How Christmas Brings Out The Worst In Us All
Merry freakin’ Christmas.
I should have known better. This morning I braved the shops to pick up some last minute Christmas essentials. By ‘essentials’ I mean extra wrapping paper, sausages and a present to myself from my mother (it’s our thing).
There is one word to sum up my experience; and it begins with ‘H’ and ends in ‘ideous’.
The drive was treacherous, I was caught up in a four-wheeled crazed stampede. On arrival, shoving shoppers with poky elbows out at right angles hurtled trollies down aisles, there were no short queues and two people trod on my foot.
I had braced myself for a less than relaxing trip, but this exceeded my worst case scenario. What is wrong with people? Why does everyone get so frenzied at Christmas? It brings out the worst in everyone, in every way.
In aisle three, which is usually the calm aisle of canned goods, there was yelling. Actual shouting and arms raised high in the air.
“There’s no need to shove,” said one angry Grinch.
“I didn’t shove, you shoved,” snapped the other. Had I magically been transported to a school playground? I walked away only to crash into another shopper wandering as if they had a blindfold on, immersed in conversation on their cell.
“Can you check how many we’ve got?” the voice echoed desperately through the phone.
“We might need more…” Obviously an emergency call home, all while trying to steer their trolley with one hand. No wonder my foot got run over.
Christmas cheer is apparently out of stock and aisle rage has been ordered in as a last minute stocking filler. Adding insult to the supermarket showdown, background music of Christmas carols is mocking me, ‘’Tis the season to be jolly, fa la la la la’ is blasting out over the loud speaker.
Forget jolly, ‘tis the season to over-indulge in every way. I’ve spent too much, stressed too much and gone out too much. Navigating the lead up to the big day has become like an art form.
“Not yet,” I said to a friend when they asked if I’d started my Christmas shopping a couple of weeks ago, “It’s too early”.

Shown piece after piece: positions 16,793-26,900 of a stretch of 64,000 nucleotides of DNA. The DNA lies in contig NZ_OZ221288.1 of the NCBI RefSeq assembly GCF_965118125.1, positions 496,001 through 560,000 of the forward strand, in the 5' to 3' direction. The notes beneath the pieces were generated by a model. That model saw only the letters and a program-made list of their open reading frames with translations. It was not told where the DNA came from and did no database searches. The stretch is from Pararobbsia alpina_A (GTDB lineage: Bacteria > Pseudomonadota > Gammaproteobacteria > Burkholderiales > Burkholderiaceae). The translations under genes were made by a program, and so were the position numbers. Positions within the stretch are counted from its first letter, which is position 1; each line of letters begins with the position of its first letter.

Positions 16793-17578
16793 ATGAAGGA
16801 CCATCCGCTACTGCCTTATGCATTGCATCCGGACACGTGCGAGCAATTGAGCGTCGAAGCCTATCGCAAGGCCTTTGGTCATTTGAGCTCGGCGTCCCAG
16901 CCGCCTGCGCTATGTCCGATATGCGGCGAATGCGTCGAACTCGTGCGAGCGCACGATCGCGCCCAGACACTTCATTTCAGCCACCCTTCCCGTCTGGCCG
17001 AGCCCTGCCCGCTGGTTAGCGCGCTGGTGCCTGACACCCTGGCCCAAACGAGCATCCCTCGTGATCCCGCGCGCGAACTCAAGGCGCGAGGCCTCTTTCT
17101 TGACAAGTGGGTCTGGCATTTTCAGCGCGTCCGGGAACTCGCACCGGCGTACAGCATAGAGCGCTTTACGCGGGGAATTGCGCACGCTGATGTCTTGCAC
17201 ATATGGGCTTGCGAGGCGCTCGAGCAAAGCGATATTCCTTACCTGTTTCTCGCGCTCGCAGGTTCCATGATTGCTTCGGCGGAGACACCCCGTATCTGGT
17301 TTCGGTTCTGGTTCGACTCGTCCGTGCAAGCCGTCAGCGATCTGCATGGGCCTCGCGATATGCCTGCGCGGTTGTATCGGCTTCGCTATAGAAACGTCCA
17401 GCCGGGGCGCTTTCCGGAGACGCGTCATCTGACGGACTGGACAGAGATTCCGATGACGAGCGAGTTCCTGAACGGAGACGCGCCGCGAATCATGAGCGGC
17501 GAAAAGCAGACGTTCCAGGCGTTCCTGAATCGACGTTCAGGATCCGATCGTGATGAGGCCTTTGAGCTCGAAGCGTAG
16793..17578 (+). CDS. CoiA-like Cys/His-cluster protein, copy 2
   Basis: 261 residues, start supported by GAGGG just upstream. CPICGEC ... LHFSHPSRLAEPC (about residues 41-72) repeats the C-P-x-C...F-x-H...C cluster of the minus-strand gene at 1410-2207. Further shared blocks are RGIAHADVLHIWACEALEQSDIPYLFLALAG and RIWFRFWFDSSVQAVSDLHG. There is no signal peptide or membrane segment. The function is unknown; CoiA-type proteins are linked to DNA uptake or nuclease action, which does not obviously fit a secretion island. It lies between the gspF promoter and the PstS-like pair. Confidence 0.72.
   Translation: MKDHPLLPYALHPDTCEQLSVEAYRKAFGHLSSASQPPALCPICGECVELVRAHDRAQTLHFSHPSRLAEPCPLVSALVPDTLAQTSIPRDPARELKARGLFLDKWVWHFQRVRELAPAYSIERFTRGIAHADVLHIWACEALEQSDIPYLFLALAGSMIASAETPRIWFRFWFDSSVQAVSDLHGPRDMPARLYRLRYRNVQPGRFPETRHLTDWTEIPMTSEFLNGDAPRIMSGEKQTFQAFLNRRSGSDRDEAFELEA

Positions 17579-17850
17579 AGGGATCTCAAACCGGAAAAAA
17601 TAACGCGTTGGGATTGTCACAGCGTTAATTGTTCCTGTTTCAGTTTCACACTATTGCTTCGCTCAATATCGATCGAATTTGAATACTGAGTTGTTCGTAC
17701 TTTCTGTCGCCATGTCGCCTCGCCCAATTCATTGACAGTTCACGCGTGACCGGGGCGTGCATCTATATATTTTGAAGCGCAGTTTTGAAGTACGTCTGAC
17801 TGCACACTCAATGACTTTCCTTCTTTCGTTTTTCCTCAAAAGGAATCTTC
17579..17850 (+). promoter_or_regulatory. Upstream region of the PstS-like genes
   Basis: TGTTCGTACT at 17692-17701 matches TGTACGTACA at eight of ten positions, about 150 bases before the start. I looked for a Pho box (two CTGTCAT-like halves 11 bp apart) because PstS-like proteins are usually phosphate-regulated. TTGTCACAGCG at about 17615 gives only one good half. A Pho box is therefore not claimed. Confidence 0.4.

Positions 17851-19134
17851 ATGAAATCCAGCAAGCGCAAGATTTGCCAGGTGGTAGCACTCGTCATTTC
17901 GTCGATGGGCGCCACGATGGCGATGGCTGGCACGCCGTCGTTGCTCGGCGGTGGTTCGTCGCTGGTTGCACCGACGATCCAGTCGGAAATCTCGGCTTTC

Now, I’ve left it too late. Where did the middle go? It’s busted, along with my middle.
We can’t get enough of anything. It’s a day of giant portions blown out of all proportion.
I have a fridge full of food but am convinced I may need more. I know deep down that I don’t need more, but suddenly it’s vital that I have three kinds of meat, snacks to feed an entire suburb and 101 bottles of wine. I don’t even drink alcohol but it feels essential that I have supplies to feed and water the entire country, “just in case they pop in”. Why would they pop in? They don’t on any other day. In fact, it’s probably the one time no one pops in anywhere because everyone presumes that people have plans locked in or are with their families.
Christmas has become the ultimate case of keeping up with the Joneses. I don’t know who they are, but I don’t like them.
Having worked hard all year looking forward to some time off over the festive season, we find ourselves not at work and therefore swiftly switch our stress to other things – bickering over what to do, what to watch, who to see, where to go. Domestic issues blow up because we’re actually together and usually serene families turn into Jerry Springer contestants.
When the gluttony is over for another year and we’ve all given ourselves the gift of going up a dress size, the whinging will begin about the embarrassingly bad gifts we’ve been given. ‘I’m so disappointed I didn’t get this’, ‘Can’t believe I only got something cheap’. Consumerism really showcases the most unflattering side of us all. I might just sleep through till New Year and leave my guests to fend for themselves…
After all, it’s not like they’ll run out of food.
Comment: What aspects of Christmas annoy you?